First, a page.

As for daily influences on my work, I rely on a lot of oversized books with pictures and I take many phone photos to draw from. I try to read as much as possible. I also work in a studio that is comprised of female artists and that is really inspiring—I don’t know if it was intentionally a women’s studio, but it turned out that way and it’s pretty special.

 

What is a typical day like for you? 

Every day is different. And every season. I have the most energy and focus in the morning, so I try to get to the studio earlier in the day. Having a disciplined studio practice is really important to me and I try to be there at least 5 days a week. Everyday I work on my orders and commissions, but then I dedicate time to experiment with making non-functional work, drawings, sculptural pieces, etc—I think it’s important to set aside time to experiment, try new forms, make mistakes, and fail a little bit because it can lead to surprises and accidental beauty, and it challenges and pushes me to be a better artist. I also need to clean and reset the studio so I always come back to an organized space. Oh, I also do push-ups to hip-hop music when I’m feeling tired or uninspired until I feel better!   

 

What's your process for creating your pieces? 

I draw a lot. They’re not great renderings or anything—just outlines to understand proportion and dimension—I guess it’s called doodling? When I’m making something functional, I try to trust my intuition and education as a visual learner. I dedicate a lot of time looking at forms. I try to assess what makes the ones I am drawn to so balanced. For example, I’ll make a bunch of mugs that seem similar or even identical, but only one will really stand out. I try to figure out the differences and break down the proportions, so that when I make something new, I have a lot of different things I can take from.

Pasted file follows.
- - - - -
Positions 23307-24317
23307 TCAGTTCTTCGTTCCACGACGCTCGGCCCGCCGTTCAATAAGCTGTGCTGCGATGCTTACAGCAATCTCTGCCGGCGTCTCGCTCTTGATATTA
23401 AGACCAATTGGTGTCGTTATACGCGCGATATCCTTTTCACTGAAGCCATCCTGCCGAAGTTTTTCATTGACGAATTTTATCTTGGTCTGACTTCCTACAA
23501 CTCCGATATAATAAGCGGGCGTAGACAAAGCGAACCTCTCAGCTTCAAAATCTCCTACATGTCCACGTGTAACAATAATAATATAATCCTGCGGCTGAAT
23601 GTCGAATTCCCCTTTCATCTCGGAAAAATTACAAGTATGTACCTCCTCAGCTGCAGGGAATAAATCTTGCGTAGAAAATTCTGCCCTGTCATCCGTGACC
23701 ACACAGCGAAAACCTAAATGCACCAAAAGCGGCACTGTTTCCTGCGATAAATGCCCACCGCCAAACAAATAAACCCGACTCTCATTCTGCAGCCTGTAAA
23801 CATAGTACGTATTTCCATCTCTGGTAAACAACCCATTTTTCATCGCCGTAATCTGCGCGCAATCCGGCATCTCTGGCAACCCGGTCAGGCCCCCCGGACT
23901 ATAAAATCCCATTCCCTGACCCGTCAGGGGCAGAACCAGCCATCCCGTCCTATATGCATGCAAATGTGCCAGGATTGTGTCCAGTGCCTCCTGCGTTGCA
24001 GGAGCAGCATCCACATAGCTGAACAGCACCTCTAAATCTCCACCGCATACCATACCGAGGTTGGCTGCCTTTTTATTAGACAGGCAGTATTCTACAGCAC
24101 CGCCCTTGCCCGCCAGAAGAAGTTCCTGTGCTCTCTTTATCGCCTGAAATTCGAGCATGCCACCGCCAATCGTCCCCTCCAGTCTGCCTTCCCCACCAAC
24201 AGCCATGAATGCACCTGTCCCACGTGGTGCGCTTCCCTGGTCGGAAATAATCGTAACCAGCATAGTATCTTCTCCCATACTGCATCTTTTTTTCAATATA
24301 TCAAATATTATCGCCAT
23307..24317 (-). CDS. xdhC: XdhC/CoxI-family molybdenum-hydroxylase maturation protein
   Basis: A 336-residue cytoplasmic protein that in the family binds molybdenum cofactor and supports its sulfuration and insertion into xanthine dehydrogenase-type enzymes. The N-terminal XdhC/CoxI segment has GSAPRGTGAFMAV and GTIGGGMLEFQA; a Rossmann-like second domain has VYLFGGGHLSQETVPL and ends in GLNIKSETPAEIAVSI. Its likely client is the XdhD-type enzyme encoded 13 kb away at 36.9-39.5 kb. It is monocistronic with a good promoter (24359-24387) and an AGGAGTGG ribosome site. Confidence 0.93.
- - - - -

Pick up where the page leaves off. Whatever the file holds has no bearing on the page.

I try to not think about it too hard when I start working—I want to be simple and have a loose approach, to use the movements I’ve learned..

And I can’t be serious. Everything must have some sort of laughable quality to it, and I have to follow through. So, even if I think an experiment won’t work out, I’ll keep going it until it’s really weird or squashed. Most of the time when a piece isn’t looking so great, it can be pushed into something fun and refreshing. When I get scared and stop short, the result is something terribly awkward.

 

If you weren't doing this, what would you be doing? 

I loved being a baker. I could see myself baking again in the future.

 

What's your favorite beverage to drink from your pieces? 

Coffee, and a lot of tea in the wintertime. I usually give my new pieces away and ask for feedback, though, which is one of the ways I can maintain a healthy relationship to production work.

 

What's your top 3 favorite spots in Portland?

I love monograph bookwerks- so much visual information there. And hanging out at my friend Daniel Long’s studio where he paints and we play music together, which is really fun. My favorite place to eat lunch has always been Tienda Santa Cruz in St Johns.

Shop Dina's pieces here.

Photos by: Cheryl Juetten